Innovation

Are technology stocks broken?

Christopher Seilern, Senior Financial Analyst, Pictet Wealth Management

Are technology stocks broken?

Not only did the Covid pandemic bring profound harm and disruption across the planet, but it also catalysed a massive shift in consumption and social interaction. Everything that was previously done in person has been challenged by an online alternative, and this has propelled technology stocks in general, and FAANG* stocks in particular, to new heights, due to their advantages in addressing this fundamental shift.

As a result, the revenues and profits of these tech heavyweights dramatically accelerated as Covid spread, nearly always at the expense of their off-line competitors. The stock prices of these companies followed the logic of their fundamental change, with the losers from stay-at-home orders suffering and the winners reaching new heights. And then came the end of the summer 2020. For those stay-at-home losers, Covid-related pressure on earnings abated, and for stay-at-home winners, the Covid-related acceleration ceased. In turn, global-equity markets, believing the worst of the pandemic was behind us, turned their attention to those companies that had been depressed by Covid, expecting their businesses to recover as the world reopened for business. The assumption that the pandemic would have a definitive end remained an undercurrent hroughout.

With this return to normal came the assumption that the opportunity for gain was far greater when investing in the high-quality companies that had been stay-at-home losers and whose earnings had not yet fully recovered, while the stay-at-home winners had run their course.

And this belief played out in markets. Those companies that had done welluntil the end of last summer suffered and the enthusiasm for tech stocks all but disappeared as investors piled into value stocks. But nearly one year later, is this still true today? And if so, are tech stocks broken for good?

Simply answered, no, and for the simple reason of growth. Since late august 2020, the S&P 500 Value index has gone up by 25% versus 15% for FAANG stocks.

At the same time, the earnings per share of the S&P500 Value index has gone up by 29% over the period versus 42% for the FAANGs. So while the FAANG stocks gained less over the last 10 months, they also became the better value in terms of amount of earnings per price paid (priceto-earnings ratio) than value-style stocks, and this trend is unsustainable. Unless profit growth among the FAANGs slows down significantly, their stocks should eventually catch up with and overtake value stocks.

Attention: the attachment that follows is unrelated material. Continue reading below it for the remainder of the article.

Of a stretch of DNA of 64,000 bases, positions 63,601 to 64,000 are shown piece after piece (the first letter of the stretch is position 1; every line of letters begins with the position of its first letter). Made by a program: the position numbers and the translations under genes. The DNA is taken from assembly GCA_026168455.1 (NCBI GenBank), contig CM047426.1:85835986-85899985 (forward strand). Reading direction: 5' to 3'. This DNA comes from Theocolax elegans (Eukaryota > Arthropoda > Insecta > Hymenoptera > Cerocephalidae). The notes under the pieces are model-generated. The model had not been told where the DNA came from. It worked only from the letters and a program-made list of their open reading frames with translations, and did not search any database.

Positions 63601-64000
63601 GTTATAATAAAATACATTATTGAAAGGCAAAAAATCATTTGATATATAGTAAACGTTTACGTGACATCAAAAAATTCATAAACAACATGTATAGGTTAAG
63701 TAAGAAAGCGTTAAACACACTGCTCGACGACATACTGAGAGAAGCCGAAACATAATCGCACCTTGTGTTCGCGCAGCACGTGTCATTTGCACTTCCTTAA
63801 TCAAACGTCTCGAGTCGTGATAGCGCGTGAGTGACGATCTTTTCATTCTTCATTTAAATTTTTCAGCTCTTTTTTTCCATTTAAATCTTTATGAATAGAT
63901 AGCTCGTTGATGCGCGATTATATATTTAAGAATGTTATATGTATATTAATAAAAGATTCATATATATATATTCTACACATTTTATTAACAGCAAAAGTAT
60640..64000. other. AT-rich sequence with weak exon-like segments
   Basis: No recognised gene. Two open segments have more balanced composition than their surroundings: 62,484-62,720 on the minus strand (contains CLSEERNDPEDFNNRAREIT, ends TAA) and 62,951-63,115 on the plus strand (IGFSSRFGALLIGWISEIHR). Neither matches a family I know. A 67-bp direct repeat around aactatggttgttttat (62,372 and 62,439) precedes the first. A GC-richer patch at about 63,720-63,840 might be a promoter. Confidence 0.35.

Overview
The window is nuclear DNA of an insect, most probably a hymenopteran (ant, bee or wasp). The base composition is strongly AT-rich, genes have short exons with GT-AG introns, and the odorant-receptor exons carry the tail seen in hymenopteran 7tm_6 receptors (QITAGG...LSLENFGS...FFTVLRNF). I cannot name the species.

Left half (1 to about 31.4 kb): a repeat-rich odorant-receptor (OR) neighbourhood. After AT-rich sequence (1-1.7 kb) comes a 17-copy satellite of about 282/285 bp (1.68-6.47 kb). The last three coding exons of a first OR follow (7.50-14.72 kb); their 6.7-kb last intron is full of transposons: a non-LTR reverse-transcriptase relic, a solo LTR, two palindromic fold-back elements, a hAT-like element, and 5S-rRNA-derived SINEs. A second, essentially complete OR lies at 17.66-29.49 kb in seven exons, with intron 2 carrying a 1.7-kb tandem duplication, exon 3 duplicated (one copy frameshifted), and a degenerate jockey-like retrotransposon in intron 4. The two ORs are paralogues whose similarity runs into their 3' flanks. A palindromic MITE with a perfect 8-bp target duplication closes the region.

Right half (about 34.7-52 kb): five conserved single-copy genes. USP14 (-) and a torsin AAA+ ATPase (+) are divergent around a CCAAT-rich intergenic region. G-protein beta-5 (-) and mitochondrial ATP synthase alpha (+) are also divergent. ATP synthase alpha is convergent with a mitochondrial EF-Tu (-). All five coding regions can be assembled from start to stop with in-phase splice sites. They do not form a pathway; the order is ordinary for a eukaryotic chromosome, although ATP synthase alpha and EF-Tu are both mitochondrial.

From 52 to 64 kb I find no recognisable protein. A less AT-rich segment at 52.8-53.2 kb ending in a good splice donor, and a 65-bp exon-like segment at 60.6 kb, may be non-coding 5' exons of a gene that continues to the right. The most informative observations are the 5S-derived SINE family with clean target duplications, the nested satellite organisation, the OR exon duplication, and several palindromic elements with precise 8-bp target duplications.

We are confident that tech stocks do have more room to run indeed and that the ascendancy of value stocks will ultimately be limited by slower revenue growth among value-style companies.

Technology company profit growth – particularly among the FAANGs - will likely slow down somewhat and revert towards pre-Covid trends. But their structurally faster and durable growth potential has been clearly established.

In the last 13 years, the profits of the MSCI World index have grown by an average of 2% per year and are now around 45% higher than they were in July 2008. Over that same time period, profit growth for the MSCI World Technology index, was more than quadruple that rate at 9% per annum, and current profit growth is nearly 350% higher than in the summer of 2008.

As long as innovation continues to thrive and assuming that we will not be giving up our smart phones to return to writing letters anytime soon, tech growth and more specifically, tech earnings growth, should be well supported to continue. Furthermore, this profit growth should carry on propelling tech stocks upward. As the Covid lockdown effects – both negative and positive – on non-tech companies abate, the earningsgrowth drivers of these companies will likely also be less favourable than those of tech companies, as they were before the pandemic.

We believe that technology will be a long-term, sustainable contributor to the solutions needed to make the world a better place. That idea is core to our approach to company selection and how we advise our clients regarding  their own portfolio decisions. Indeed, investing in technology is an investment in the future.

*FAANG stands for Facebook, Apple, Amazon, Netflix and Google

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